Skip to main content

Monday Morning Team Meetings

Every Monday morning the whole team meets for debriefing, scheduling and presenting work. I really love the meetings for how collaborative they are; everyone shares what they want to accomplish for the week, we update each other on how our projects are going, discuss if any field work needs extra hands, and every week someone gives a presentation about their project. The meeting usually lasts about two hours, the first of which is for debriefing and scheduling and the second, for the presentation.

The purpose of the presentations is to give everyone an understanding of the history behind a project, its purpose, and methods. Quirine’s team consists of about twelve people (post docs, grad students, interns, extension associate, lab manager, and research specialists) and so far we have had nine project presentations. The discussions and questions are very interesting and often provide helpful feedback for the project. I learn a lot just from seeing how and where research, industry, extension and production intersect.

Today, a post doc presented about the whole farm nutrient management planning project and the New York phosphorus runoff index project- both of which were born within Quirine’s Nutrient Management SPEAR program may years ago. Whole farm nutrient management planning corresponds inputs (animals, crops produced, feed purchased, etc.) and outputs (products sold such as milk, animals, and crops) to nitrogen, phosphorus, and potassium levels. The difference between the inputs and outputs may predict how efficient a farm’s nutrient use is and influence management strategies to prevent nutrient loss. The New York phosphorus runoff index project started about fifteen years ago when Quirine and a large number of collaborators created a scoring system for how susceptible a field is to phosphorus loss. The NRCS (under the USDA) mandated that fields needed to be assessed according to land grant university nutrient recommendations for phosphorus levels before fertilizer or manure application. The original scoring system did not account for different management practices which slow nutrient loss and so Cornell’s SPEAR program received funding to re-draft the scoring system.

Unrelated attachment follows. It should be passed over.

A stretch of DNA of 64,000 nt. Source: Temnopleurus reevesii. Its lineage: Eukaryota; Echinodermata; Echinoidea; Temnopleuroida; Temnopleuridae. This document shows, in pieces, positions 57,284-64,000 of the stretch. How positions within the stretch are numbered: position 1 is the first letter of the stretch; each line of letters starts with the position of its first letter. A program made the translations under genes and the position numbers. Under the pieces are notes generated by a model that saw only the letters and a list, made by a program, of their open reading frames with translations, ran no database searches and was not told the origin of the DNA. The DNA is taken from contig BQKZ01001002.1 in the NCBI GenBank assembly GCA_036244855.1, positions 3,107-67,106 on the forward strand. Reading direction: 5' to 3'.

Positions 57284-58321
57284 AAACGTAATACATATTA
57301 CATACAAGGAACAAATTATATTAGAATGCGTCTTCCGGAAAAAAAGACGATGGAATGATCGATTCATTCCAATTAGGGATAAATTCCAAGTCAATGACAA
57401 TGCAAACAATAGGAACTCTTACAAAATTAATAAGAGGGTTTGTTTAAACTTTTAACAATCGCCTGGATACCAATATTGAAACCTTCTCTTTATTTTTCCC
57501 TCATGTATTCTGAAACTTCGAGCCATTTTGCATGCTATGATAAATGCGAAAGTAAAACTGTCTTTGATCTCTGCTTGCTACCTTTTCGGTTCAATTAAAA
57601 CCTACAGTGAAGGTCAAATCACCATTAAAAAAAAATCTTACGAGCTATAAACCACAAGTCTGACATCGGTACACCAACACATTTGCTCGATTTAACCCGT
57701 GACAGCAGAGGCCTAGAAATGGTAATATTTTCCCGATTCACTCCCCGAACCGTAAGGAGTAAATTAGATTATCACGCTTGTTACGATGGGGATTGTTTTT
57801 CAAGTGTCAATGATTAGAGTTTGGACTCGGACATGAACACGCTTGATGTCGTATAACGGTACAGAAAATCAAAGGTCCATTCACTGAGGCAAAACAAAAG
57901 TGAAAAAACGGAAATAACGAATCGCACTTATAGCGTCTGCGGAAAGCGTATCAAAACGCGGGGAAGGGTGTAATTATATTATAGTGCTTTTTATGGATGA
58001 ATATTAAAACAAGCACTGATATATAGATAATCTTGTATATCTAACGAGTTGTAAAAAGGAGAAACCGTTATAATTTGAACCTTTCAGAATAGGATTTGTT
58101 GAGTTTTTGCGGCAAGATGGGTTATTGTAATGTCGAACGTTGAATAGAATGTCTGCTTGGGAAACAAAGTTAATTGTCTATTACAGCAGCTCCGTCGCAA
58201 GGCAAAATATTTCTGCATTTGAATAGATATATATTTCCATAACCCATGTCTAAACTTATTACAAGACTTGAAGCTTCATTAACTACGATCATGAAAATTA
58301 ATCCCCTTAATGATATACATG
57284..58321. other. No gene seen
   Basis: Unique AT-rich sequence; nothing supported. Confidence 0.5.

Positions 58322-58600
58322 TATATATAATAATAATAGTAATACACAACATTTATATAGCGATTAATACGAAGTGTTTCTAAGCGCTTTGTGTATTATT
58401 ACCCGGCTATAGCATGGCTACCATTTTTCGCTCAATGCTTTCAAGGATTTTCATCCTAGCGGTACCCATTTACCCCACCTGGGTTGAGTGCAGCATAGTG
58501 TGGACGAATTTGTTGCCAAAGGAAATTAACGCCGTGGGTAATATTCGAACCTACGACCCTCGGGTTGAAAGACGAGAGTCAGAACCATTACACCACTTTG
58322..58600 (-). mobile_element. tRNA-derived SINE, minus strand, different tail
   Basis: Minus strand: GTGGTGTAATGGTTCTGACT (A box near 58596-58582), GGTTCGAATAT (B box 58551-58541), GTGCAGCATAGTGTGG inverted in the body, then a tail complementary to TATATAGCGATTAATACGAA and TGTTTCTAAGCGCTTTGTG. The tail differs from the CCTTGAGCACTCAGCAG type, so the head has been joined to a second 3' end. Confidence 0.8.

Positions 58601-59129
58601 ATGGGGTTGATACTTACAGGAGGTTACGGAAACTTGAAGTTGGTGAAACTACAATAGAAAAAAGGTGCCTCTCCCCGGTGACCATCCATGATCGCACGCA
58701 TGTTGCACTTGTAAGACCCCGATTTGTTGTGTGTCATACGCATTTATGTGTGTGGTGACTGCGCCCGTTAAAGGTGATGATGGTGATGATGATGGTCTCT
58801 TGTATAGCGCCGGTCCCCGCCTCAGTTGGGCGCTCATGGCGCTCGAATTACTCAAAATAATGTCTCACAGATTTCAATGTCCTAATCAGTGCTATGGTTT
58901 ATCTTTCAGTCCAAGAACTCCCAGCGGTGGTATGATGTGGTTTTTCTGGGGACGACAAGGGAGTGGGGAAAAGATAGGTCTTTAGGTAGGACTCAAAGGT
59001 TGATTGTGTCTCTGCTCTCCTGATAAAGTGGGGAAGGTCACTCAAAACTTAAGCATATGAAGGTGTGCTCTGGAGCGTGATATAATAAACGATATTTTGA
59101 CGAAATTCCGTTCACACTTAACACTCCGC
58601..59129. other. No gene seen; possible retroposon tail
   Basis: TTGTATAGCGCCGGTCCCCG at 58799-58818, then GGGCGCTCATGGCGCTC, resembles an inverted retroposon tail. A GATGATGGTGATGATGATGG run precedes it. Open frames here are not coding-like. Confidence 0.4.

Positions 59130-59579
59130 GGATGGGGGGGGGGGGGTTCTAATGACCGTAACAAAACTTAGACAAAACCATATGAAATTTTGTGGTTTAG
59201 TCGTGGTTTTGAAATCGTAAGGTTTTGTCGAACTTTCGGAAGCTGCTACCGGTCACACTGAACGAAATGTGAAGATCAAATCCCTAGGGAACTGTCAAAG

The entire interaction; starting with the NRCS creating a mandate with the purpose of ‘minimizing non-point source pollution of surface and groundwater resources’ and ‘protecting air quality’ to Cornell’s Spear program creating the scoring system, then farmers and consultants using it and providing feedback about user experience with the scoring system- its huge groups of people responding to each other and working together. It’s a slow process which can feel grid-locked sometimes but its been an awesome experience being surrounded by it and seeing how it all comes together.

This is almost everyone on the team. We don’t have ice cream during team meetings, but we probably should…

This is almost everyone on the team. We don’t have ice cream during team meetings, but we probably should…

Skip to toolbar